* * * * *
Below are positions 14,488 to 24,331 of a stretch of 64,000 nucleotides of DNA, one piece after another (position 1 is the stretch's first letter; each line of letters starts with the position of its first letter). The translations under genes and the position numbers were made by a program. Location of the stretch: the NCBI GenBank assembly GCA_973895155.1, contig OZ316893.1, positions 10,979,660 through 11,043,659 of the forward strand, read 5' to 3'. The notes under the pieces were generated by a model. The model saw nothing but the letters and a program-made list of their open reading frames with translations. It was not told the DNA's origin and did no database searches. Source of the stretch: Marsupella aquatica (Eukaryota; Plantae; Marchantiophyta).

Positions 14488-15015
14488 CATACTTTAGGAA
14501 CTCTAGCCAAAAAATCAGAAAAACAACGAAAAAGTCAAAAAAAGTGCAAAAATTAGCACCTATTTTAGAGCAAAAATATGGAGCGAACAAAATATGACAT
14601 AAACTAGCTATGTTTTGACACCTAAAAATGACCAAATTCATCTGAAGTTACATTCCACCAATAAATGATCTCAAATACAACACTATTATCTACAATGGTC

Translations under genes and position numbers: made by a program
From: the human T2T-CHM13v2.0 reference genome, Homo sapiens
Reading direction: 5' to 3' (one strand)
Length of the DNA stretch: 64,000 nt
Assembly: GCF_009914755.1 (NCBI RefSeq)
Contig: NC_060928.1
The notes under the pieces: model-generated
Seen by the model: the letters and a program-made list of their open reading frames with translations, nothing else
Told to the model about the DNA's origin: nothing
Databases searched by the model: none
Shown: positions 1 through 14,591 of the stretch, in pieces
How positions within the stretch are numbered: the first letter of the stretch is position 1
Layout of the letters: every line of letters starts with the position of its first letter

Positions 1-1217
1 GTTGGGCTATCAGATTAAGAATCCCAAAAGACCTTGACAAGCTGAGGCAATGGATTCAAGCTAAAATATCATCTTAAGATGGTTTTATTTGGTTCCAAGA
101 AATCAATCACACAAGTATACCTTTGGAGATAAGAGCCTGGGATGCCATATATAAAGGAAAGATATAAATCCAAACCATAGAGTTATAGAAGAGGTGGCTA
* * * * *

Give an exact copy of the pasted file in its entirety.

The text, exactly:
Below are positions 14,488 to 24,331 of a stretch of 64,000 nucleotides of DNA, one piece after another (position 1 is the stretch's first letter; each line of letters starts with the position of its first letter). The translations under genes and the position numbers were made by a program. Location of the stretch: the NCBI GenBank assembly GCA_973895155.1, contig OZ316893.1, positions 10,979,660 through 11,043,659 of the forward strand, read 5' to 3'. The notes under the pieces were generated by a model. The model saw nothing but the letters and a program-made list of their open reading frames with translations. It was not told the DNA's origin and did no database searches. Source of the stretch: Marsupella aquatica (Eukaryota; Plantae; Marchantiophyta).

Positions 14488-15015
14488 CATACTTTAGGAA
14501 CTCTAGCCAAAAAATCAGAAAAACAACGAAAAAGTCAAAAAAAGTGCAAAAATTAGCACCTATTTTAGAGCAAAAATATGGAGCGAACAAAATATGACAT
14601 AAACTAGCTATGTTTTGACACCTAAAAATGACCAAATTCATCTGAAGTTACATTCCACCAATAAATGATCTCAAATACAACACTATTATCTACAATGGTC

Translations under genes and position numbers: made by a program
From: the human T2T-CHM13v2.0 reference genome, Homo sapiens
Reading direction: 5' to 3' (one strand)
Length of the DNA stretch: 64,000 nt
Assembly: GCF_009914755.1 (NCBI RefSeq)
Contig: NC_060928.1
The notes under the pieces: model-generated
Seen by the model: the letters and a program-made list of their open reading frames with translations, nothing else
Told to the model about the DNA's origin: nothing
Databases searched by the model: none
Shown: positions 1 through 14,591 of the stretch, in pieces
How positions within the stretch are numbered: the first letter of the stretch is position 1
Layout of the letters: every line of letters starts with the position of its first letter

Positions 1-1217
1 GTTGGGCTATCAGATTAAGAATCCCAAAAGACCTTGACAAGCTGAGGCAATGGATTCAAGCTAAAATATCATCTTAAGATGGTTTTATTTGGTTCCAAGA
101 AATCAATCACACAAGTATACCTTTGGAGATAAGAGCCTGGGATGCCATATATAAAGGAAAGATATAAATCCAAACCATAGAGTTATAGAAGAGGTGGCTA